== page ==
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Assassin's Creed Syndicate's London is an exciting and evocative setting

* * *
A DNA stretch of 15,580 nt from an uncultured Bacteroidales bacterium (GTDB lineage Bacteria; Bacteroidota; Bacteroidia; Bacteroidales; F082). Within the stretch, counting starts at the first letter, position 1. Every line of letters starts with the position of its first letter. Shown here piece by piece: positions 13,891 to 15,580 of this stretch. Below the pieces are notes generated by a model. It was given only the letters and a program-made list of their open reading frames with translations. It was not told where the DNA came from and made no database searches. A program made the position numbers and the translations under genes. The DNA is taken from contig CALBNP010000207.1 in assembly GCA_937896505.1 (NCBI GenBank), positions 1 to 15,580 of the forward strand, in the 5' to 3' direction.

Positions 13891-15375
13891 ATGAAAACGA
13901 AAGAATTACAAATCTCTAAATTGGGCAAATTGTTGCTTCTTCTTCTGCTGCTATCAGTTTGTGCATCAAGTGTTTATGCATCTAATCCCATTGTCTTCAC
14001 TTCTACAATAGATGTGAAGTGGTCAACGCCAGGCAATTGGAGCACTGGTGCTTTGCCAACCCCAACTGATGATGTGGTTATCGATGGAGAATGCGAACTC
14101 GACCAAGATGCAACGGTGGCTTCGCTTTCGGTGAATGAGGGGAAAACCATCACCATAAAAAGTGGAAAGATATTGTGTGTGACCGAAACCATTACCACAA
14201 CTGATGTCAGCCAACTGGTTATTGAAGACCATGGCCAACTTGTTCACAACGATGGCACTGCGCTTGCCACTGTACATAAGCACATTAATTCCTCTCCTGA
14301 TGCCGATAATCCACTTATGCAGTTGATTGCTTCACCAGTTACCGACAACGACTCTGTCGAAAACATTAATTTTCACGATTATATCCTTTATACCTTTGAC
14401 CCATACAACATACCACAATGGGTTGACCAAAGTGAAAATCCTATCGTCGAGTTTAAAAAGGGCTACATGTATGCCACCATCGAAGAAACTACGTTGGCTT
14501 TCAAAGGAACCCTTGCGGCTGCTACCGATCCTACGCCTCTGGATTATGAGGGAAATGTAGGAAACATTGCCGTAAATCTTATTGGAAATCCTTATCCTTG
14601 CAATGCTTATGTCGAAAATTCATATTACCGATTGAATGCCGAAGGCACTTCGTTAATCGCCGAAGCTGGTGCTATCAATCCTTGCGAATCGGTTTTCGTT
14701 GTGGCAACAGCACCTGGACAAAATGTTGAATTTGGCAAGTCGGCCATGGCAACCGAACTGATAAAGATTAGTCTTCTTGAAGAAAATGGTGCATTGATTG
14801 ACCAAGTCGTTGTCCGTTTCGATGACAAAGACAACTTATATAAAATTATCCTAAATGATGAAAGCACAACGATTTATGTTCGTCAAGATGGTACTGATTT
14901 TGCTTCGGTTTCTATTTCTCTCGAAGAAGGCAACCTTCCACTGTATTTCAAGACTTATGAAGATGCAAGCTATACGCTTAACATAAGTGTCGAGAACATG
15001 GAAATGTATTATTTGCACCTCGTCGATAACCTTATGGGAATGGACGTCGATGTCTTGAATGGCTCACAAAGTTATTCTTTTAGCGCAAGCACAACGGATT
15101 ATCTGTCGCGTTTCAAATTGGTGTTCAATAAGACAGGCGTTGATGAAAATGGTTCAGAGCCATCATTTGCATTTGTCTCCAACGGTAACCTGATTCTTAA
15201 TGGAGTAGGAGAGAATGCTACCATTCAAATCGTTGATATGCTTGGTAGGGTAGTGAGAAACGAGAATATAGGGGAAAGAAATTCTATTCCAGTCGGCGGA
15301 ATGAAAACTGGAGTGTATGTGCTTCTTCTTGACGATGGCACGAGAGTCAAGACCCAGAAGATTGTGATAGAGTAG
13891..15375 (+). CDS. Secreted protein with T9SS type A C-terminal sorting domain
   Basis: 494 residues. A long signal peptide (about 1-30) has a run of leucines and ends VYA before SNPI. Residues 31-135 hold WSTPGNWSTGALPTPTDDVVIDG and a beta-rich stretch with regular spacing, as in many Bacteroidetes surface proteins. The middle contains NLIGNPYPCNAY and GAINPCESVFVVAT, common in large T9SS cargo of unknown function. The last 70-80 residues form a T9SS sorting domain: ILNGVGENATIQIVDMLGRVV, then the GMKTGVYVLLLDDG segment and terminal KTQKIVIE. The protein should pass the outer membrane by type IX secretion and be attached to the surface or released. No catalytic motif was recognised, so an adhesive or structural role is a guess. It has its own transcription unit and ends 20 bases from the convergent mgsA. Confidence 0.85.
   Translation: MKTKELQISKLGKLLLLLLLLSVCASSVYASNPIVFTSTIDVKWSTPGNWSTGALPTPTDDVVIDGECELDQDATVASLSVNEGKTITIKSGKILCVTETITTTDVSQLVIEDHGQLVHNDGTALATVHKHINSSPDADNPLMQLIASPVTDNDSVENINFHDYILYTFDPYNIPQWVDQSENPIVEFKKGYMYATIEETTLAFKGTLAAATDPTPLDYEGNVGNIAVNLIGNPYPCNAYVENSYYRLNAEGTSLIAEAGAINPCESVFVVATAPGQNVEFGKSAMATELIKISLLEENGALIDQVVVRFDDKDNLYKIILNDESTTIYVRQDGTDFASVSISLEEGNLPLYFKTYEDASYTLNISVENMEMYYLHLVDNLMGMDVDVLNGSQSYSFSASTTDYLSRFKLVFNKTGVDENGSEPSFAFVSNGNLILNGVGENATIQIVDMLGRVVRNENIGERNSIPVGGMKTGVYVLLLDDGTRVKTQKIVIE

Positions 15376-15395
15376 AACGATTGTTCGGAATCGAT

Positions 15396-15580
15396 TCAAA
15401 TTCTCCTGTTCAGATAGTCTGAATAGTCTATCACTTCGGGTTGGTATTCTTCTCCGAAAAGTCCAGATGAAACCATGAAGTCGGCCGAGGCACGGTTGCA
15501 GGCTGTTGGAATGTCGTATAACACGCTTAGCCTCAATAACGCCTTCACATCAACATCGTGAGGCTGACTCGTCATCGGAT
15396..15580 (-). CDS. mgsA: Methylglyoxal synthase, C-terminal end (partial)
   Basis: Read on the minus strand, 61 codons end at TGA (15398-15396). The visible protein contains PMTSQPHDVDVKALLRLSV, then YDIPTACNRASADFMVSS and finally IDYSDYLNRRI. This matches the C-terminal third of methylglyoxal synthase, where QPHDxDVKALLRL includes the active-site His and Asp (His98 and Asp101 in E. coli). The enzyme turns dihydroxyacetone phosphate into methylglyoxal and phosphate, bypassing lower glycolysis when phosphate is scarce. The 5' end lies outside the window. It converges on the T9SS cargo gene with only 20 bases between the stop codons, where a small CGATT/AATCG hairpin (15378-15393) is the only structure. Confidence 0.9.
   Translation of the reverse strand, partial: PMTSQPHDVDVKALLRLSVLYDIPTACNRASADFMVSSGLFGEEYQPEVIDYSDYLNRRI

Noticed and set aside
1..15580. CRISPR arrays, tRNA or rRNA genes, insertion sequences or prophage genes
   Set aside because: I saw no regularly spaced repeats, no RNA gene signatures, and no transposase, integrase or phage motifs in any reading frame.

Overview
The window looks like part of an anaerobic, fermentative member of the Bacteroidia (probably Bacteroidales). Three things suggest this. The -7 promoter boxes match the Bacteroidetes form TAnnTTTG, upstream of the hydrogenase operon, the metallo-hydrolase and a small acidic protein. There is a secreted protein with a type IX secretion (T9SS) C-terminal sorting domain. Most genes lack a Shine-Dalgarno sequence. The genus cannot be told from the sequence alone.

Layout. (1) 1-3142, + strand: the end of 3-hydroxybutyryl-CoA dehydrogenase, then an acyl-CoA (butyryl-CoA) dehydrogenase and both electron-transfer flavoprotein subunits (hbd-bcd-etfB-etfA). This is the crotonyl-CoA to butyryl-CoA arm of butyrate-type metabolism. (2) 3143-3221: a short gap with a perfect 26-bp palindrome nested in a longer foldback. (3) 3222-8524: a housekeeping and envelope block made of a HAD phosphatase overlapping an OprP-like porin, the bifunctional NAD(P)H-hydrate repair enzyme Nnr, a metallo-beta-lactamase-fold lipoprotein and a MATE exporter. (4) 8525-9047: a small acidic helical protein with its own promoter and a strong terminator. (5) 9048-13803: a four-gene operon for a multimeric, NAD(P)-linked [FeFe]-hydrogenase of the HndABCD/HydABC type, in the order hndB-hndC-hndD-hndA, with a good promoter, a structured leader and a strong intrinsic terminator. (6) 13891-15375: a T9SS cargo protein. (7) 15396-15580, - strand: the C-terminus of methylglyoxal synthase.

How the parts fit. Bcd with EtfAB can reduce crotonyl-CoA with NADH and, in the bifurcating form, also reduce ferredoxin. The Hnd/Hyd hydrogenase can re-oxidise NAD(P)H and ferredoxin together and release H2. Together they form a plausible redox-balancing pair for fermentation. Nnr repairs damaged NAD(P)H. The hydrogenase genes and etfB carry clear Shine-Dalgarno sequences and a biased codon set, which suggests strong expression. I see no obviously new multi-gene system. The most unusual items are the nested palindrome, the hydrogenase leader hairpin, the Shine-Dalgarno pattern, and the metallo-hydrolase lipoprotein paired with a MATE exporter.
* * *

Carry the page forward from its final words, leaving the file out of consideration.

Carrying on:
Sep 24 // Alessandro Fillari